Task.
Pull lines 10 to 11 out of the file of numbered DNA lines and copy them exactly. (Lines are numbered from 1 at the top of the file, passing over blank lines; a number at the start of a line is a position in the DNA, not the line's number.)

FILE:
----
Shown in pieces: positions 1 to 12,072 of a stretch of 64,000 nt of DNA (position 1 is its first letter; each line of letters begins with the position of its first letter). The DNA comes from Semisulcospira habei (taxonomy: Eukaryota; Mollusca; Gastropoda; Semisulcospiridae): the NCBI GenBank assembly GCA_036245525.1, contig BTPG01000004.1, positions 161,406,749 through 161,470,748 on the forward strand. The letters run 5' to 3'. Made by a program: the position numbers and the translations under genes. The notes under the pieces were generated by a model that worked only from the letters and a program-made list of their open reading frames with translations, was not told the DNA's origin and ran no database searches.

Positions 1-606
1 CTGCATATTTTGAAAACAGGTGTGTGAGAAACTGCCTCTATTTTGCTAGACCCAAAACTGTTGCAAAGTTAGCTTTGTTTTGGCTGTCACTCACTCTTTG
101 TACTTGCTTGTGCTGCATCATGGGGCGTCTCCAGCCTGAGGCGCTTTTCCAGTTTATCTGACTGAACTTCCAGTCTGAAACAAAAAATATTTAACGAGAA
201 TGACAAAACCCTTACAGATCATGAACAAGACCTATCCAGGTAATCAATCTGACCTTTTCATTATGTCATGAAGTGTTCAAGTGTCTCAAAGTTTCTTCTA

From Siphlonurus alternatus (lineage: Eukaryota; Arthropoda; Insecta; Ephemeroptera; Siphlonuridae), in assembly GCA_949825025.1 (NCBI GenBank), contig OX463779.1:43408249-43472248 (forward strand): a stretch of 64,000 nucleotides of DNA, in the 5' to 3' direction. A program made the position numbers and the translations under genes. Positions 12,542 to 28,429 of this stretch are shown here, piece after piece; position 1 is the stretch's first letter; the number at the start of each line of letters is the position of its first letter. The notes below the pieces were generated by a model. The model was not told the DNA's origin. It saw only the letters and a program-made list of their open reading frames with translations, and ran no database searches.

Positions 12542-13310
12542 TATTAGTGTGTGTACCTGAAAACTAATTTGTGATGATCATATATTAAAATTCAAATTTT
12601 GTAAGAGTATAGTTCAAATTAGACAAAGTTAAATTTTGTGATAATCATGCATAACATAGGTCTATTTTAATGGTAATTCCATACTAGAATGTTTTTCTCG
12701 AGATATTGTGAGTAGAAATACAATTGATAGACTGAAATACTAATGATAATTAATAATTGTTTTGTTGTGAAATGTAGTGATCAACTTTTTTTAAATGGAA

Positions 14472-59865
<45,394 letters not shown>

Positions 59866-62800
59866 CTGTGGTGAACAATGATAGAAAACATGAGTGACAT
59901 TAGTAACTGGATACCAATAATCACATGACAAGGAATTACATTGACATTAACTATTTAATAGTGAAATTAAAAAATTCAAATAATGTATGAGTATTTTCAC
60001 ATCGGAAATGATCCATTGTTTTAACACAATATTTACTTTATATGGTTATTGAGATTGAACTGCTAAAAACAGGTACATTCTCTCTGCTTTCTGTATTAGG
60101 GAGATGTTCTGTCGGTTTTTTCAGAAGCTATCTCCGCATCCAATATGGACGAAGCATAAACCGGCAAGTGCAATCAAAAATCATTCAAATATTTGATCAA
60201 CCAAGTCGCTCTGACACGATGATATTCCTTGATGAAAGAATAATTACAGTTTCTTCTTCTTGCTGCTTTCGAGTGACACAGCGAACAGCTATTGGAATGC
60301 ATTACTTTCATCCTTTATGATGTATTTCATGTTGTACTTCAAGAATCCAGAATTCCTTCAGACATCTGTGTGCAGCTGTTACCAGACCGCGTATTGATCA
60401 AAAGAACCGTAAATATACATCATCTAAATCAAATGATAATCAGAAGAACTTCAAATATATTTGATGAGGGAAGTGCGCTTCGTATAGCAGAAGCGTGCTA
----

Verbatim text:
12701 AGATATTGTGAGTAGAAATACAATTGATAGACTGAAATACTAATGATAATTAATAATTGTTTTGTTGTGAAATGTAGTGATCAACTTTTTTTAAATGGAA

Positions 14472-59865